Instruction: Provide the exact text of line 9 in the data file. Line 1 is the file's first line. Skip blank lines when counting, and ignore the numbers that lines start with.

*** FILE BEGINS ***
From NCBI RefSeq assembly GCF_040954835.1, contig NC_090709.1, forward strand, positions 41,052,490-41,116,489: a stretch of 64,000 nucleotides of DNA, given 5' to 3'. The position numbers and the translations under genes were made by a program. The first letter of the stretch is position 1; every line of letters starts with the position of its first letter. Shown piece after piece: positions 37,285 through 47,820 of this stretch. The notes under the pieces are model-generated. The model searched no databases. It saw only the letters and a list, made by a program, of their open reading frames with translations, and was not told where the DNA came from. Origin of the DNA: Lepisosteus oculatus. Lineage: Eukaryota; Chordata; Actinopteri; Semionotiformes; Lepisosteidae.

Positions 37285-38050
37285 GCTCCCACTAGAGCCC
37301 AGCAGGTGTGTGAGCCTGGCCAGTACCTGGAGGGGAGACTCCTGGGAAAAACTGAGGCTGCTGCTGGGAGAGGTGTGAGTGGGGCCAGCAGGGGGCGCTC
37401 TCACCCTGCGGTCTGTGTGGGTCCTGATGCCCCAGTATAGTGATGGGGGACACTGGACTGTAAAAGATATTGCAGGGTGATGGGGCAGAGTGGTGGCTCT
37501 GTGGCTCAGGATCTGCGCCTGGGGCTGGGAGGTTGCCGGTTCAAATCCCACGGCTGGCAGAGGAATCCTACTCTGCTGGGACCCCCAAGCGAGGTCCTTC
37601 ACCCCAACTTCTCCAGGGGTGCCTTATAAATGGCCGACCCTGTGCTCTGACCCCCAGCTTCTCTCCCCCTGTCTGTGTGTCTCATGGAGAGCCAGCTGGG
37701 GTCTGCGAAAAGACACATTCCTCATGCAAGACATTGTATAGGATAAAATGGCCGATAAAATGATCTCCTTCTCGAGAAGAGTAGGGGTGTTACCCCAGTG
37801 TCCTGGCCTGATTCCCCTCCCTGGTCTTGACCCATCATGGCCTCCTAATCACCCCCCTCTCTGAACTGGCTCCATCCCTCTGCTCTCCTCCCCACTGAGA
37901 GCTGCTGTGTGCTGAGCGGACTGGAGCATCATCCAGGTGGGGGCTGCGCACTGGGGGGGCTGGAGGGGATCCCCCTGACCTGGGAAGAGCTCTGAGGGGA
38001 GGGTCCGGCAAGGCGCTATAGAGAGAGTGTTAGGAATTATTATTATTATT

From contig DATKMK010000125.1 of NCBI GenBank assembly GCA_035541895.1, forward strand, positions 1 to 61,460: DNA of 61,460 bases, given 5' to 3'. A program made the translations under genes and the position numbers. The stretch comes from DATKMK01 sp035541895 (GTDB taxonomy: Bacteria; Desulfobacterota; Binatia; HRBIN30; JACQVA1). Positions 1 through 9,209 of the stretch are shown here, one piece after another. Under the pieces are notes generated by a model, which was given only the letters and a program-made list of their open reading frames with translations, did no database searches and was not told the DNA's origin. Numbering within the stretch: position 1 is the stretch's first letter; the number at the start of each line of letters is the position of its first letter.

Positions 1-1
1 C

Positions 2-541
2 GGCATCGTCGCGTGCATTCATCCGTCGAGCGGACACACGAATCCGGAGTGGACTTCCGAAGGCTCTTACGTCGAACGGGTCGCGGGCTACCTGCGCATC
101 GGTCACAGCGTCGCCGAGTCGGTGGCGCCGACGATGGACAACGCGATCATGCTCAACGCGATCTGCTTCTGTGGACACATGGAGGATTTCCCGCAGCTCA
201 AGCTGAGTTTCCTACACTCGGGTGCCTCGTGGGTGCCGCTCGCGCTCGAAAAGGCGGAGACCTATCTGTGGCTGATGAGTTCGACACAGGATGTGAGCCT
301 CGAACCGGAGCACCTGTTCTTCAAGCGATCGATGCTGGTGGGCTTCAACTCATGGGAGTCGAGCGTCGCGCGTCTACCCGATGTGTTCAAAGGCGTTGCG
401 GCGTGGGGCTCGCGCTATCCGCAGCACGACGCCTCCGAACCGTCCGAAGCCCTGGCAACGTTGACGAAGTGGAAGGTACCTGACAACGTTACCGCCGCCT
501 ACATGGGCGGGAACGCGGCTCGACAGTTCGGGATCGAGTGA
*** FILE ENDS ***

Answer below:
37801 TCCTGGCCTGATTCCCCTCCCTGGTCTTGACCCATCATGGCCTCCTAATCACCCCCCTCTCTGAACTGGCTCCATCCCTCTGCTCTCCTCCCCACTGAGA